To find out the cause of the check engine light being on you will need a scan tool. If you don't own one that is fine as a number of auto parts stores loan them out, or will even do the scan for you. For more information on scan tools see this post of mine. Once you have the code (they have the form of P####, B####, or C####) you will need to figure out what it means. Some scan tools will tell you, but if the one you are using doesn't then you can find out what it means by:
- Looking it up in a repair manual for your car
- Asking the clerk at the auto parts store
- Looking it up online
I do like asking the auto parts store clerks as they usually are knowledgeable and if you used their scan tool then you are there already. Sometimes they can provide a detailed printout of what the error code means which is even more helpful. Also you will probably need to purchase a new part anyway which is why the auto parts store lets people use the scan tool for free.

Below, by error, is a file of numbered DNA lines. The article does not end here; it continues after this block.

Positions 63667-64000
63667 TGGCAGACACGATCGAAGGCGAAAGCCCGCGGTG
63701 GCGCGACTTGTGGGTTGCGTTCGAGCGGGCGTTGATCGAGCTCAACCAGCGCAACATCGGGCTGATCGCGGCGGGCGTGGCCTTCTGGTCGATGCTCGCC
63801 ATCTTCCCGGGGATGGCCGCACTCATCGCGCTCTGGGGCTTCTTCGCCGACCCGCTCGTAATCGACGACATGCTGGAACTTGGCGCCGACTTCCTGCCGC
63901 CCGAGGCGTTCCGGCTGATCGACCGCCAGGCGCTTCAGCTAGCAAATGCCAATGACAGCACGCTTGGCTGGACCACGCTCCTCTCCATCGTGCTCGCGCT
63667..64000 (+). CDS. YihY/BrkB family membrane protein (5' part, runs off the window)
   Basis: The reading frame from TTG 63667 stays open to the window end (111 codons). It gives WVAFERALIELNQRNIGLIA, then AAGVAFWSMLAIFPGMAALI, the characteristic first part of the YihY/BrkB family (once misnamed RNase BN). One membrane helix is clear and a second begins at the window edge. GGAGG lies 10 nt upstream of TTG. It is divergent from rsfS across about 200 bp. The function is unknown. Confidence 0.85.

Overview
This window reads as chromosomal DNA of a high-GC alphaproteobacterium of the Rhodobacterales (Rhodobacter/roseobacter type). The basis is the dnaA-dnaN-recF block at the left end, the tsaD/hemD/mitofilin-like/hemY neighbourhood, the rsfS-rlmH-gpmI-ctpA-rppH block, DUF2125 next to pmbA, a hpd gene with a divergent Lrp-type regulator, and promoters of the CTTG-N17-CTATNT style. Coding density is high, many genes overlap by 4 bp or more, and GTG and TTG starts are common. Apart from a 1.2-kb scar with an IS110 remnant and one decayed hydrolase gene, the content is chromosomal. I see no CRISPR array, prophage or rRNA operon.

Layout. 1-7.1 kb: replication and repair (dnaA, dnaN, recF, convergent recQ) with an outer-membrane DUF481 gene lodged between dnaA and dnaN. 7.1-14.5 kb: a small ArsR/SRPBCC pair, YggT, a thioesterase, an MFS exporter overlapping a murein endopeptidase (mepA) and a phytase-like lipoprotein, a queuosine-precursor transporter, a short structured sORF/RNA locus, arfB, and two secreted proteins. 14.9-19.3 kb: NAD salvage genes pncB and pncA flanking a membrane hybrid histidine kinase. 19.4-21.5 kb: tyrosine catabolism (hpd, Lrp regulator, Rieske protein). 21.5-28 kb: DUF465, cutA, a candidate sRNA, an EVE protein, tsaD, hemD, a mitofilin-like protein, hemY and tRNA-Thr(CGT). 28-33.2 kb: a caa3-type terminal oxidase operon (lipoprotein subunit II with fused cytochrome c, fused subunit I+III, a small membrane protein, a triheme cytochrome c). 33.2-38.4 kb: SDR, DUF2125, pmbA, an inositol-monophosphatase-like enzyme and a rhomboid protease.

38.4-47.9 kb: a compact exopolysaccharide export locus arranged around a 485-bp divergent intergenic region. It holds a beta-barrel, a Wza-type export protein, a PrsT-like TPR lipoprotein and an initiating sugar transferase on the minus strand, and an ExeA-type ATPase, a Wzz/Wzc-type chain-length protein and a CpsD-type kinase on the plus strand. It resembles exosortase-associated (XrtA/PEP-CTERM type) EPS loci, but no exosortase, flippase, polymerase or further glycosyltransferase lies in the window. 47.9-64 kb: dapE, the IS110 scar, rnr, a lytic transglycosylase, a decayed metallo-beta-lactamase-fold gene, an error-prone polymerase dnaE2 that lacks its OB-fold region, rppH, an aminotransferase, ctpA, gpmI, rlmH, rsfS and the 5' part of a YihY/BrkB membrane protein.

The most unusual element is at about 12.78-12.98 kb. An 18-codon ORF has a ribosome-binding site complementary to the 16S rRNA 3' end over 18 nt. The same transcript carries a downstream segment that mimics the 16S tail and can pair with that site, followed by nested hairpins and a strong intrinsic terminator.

In my experience most codes are caused by old spark plugs (misfire), old O2 sensors (slow sensor, bad reading for a sensor, failed sensor), old spark plug wires or boots (misfire), or some failed sensor (throws a sensor failed code). The good news is that a lot of these issues can be avoided by following a maintenance schedule and replacing these parts before they cause a problem.
Finally in closing let me say that it is always a good idea to solve vehicle issues right away. The check engine light looks the same if you have one error code or 50, and with it on your vehicle is not running as well as it should and may be wasting fuel, polluting, or wrecking other parts without your knowledge.